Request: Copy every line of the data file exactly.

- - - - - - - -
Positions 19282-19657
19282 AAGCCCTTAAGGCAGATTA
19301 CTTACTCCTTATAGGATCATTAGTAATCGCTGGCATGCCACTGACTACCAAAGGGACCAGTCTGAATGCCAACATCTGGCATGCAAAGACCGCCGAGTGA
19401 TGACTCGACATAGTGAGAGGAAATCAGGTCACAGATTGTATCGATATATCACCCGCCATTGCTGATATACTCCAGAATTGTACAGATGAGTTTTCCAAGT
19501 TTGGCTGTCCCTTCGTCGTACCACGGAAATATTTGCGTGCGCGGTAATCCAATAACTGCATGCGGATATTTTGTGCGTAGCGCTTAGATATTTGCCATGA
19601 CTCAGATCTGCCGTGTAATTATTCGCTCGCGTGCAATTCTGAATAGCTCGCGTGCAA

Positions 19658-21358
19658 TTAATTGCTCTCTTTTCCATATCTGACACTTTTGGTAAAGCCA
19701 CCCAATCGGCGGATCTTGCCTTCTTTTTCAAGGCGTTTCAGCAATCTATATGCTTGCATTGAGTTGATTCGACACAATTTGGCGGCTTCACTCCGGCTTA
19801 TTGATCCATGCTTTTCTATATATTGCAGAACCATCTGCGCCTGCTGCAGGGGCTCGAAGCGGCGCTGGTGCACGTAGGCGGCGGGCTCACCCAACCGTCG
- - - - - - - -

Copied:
Positions 19282-19657
19282 AAGCCCTTAAGGCAGATTA
19301 CTTACTCCTTATAGGATCATTAGTAATCGCTGGCATGCCACTGACTACCAAAGGGACCAGTCTGAATGCCAACATCTGGCATGCAAAGACCGCCGAGTGA
19401 TGACTCGACATAGTGAGAGGAAATCAGGTCACAGATTGTATCGATATATCACCCGCCATTGCTGATATACTCCAGAATTGTACAGATGAGTTTTCCAAGT
19501 TTGGCTGTCCCTTCGTCGTACCACGGAAATATTTGCGTGCGCGGTAATCCAATAACTGCATGCGGATATTTTGTGCGTAGCGCTTAGATATTTGCCATGA
19601 CTCAGATCTGCCGTGTAATTATTCGCTCGCGTGCAATTCTGAATAGCTCGCGTGCAA

Positions 19658-21358
19658 TTAATTGCTCTCTTTTCCATATCTGACACTTTTGGTAAAGCCA
19701 CCCAATCGGCGGATCTTGCCTTCTTTTTCAAGGCGTTTCAGCAATCTATATGCTTGCATTGAGTTGATTCGACACAATTTGGCGGCTTCACTCCGGCTTA
19801 TTGATCCATGCTTTTCTATATATTGCAGAACCATCTGCGCCTGCTGCAGGGGCTCGAAGCGGCGCTGGTGCACGTAGGCGGCGGGCTCACCCAACCGTCG